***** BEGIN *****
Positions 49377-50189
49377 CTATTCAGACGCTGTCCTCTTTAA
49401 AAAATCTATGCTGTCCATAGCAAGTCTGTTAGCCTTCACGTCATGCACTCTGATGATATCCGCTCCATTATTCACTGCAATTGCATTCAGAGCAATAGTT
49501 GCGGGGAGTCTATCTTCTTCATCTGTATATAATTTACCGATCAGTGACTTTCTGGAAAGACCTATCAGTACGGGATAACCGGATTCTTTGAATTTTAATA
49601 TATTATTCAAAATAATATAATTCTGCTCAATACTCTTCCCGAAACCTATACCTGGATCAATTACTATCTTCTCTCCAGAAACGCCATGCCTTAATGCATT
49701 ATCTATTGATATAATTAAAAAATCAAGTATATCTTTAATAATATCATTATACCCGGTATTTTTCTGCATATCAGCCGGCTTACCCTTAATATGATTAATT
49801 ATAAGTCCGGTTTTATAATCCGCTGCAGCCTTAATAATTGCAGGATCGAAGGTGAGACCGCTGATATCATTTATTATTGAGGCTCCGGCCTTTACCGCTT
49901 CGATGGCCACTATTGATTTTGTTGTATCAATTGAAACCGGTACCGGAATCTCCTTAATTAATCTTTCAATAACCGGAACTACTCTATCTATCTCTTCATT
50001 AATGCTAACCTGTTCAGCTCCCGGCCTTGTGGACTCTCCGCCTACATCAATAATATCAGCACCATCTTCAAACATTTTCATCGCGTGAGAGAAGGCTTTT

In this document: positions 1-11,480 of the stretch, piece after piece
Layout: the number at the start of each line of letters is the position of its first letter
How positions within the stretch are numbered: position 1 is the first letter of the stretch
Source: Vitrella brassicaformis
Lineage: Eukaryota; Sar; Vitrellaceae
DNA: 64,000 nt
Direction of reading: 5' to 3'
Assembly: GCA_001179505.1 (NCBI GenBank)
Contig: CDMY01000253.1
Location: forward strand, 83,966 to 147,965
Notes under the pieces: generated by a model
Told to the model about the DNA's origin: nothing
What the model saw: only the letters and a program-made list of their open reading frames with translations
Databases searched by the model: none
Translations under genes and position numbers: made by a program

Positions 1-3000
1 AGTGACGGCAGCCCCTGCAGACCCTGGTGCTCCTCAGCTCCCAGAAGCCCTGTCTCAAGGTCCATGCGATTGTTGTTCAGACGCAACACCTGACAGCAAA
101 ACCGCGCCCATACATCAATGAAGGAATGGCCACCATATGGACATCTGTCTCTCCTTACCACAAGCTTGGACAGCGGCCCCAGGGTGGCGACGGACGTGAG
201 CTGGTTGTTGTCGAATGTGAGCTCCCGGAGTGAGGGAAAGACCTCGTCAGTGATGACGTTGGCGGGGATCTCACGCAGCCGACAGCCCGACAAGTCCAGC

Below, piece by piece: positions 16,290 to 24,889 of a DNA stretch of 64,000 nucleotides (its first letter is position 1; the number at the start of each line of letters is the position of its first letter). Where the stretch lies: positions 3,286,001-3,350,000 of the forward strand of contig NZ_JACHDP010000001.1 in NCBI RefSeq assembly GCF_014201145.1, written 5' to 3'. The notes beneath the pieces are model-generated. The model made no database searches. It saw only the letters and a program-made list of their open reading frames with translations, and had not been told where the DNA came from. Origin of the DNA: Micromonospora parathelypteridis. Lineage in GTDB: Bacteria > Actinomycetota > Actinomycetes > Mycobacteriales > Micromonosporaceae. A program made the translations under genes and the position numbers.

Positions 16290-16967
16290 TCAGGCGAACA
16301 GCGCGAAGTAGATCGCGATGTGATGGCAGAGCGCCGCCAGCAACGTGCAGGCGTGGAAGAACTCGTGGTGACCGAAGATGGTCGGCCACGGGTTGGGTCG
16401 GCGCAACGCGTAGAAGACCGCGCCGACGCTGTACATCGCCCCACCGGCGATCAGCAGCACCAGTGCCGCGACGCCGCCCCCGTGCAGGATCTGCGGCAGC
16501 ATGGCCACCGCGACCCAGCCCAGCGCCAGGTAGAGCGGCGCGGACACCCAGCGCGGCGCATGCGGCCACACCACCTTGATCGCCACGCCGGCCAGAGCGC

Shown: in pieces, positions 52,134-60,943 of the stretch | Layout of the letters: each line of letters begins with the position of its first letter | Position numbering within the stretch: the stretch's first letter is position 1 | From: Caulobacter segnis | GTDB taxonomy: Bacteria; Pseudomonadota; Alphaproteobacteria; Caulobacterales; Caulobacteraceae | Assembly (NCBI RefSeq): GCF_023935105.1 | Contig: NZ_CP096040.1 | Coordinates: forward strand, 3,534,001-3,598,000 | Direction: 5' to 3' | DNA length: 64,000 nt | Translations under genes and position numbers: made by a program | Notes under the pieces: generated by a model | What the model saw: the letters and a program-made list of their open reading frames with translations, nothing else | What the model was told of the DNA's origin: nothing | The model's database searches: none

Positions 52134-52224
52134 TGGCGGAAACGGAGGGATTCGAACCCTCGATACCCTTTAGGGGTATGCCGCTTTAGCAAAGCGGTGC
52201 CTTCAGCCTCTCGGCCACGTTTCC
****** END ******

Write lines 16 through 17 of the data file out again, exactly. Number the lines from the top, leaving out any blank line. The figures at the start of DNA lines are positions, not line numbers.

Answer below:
Direction of reading: 5' to 3'
Assembly: GCA_001179505.1 (NCBI GenBank)